Hats Off to Murder is an easy read, and a rewarding one. Milliner Blake Hetherington has worked in his family-owned hat shop for years and got used to watching people and learning. Hats, he claims, become maps of their wearers. When two of his customers die, he becomes suspicious and investigates the deaths to see if he can find a link. D.S. Nelson does everything a mystery writer should do: she entertains and informs. I read it because I like murder mysteries but now I know a bit about hats too! D.S. Nelson writes very simply and it's like having a conversation with Blake. Every now and then, we're treated to a paragraph about the history of various hats: the bowler, the beret, even the Breton. Agatha Christie is an obvious influence (Christie's Miss Marple, after all, sat back and watched people, noting that "One begins to class people, quite definitely, just as though they were birds or flowers, group so-and-so, genus that, species that"). Another obvious influence is Arthur Conan Doyle, whose iconic detective made deductions based on objects like hats (ie. "The Blue Carbuncle"). This makes Blake's snooty dismissal of the deerstalker funny: "we are all familiar with the famous Sherlock Holmes and one can hardly fail to see a deerstalker [and think of him]. Made from checked fabric with faux fur lined side flaps, this hat was the sort of mass-produced nonsense I would not sell". Lol. There are typos, and this would not win a creative writing competition. But neither would anything Agatha Christie wrote. There is the odd brilliant turn of phrase; for example, an exotic French lady "immersing me in a gaze that would have had the Saints confessing". One quibble I have is the length: longer than a story and not quite a novella. Reading Hats Off to Murder, I felt like I was reading an interesting blog post. And in these contemporary times that is exactly what a traditional story should do. I'm looking forward to the next Blake Hetherington adventure, One For the Rook.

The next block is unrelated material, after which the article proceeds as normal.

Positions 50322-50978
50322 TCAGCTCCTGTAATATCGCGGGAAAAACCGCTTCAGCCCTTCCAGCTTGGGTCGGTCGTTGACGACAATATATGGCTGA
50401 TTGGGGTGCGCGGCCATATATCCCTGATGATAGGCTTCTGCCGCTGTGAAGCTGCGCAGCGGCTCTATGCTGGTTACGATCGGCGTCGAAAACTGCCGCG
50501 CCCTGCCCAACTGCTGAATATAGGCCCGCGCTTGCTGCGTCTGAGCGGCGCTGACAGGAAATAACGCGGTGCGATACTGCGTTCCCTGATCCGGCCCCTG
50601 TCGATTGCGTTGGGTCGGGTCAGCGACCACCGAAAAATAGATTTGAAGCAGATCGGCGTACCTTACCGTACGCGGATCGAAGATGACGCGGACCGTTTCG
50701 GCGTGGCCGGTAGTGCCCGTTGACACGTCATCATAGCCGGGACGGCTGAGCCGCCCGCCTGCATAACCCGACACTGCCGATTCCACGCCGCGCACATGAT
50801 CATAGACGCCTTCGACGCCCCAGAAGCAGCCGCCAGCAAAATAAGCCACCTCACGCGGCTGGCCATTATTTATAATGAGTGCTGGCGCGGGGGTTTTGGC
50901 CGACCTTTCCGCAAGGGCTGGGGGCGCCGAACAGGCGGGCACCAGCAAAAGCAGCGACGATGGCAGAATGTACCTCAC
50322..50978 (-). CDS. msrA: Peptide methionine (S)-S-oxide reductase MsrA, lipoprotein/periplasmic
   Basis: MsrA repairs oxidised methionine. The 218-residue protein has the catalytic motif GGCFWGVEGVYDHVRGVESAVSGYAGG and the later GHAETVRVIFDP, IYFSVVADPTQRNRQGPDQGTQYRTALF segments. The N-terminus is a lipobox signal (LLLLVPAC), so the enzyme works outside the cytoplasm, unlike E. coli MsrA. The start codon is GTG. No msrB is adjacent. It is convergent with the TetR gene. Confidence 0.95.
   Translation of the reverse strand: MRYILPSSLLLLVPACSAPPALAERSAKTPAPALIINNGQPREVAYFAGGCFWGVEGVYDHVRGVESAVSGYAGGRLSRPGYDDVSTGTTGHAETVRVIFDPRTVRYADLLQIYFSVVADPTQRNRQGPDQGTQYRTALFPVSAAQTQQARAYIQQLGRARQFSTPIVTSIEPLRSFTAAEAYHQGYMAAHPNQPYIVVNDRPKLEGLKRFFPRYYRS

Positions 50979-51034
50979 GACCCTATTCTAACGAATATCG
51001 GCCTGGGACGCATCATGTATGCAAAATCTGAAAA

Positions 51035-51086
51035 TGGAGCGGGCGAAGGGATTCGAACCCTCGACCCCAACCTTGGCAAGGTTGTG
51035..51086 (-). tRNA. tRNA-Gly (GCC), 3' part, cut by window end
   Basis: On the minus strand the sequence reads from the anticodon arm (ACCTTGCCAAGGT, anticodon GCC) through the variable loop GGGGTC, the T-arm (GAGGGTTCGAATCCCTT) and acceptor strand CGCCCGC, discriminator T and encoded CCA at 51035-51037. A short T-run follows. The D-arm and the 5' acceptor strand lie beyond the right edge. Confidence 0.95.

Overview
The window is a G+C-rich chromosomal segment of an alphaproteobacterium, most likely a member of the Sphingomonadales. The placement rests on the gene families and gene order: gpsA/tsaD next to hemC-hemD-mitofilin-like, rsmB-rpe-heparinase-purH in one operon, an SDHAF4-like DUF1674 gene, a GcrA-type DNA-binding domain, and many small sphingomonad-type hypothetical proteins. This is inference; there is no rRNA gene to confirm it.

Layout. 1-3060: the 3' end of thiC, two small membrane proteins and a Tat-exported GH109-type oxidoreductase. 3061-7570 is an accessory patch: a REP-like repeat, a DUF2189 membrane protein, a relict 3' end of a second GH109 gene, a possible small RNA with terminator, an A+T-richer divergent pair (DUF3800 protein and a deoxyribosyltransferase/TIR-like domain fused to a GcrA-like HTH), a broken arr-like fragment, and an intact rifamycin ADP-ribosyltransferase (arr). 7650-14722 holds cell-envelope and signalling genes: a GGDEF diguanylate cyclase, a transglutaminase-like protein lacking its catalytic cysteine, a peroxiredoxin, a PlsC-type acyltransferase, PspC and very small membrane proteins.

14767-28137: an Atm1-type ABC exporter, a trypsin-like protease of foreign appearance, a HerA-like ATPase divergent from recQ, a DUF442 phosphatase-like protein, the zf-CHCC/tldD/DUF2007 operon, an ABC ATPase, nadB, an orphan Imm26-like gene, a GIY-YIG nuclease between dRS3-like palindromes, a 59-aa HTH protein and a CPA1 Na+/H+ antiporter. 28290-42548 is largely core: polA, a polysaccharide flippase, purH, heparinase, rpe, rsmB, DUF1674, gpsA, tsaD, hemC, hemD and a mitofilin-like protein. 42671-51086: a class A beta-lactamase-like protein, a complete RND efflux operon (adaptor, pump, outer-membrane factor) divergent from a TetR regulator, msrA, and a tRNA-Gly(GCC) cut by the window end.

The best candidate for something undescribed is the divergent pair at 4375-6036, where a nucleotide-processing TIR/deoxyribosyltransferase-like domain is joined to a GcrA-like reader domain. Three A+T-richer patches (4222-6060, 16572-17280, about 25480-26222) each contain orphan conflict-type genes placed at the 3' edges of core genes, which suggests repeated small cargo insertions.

This review originally appeared on Amazon UK in 2013.
Disclaimer: I was given a review copy by D.S. Nelson.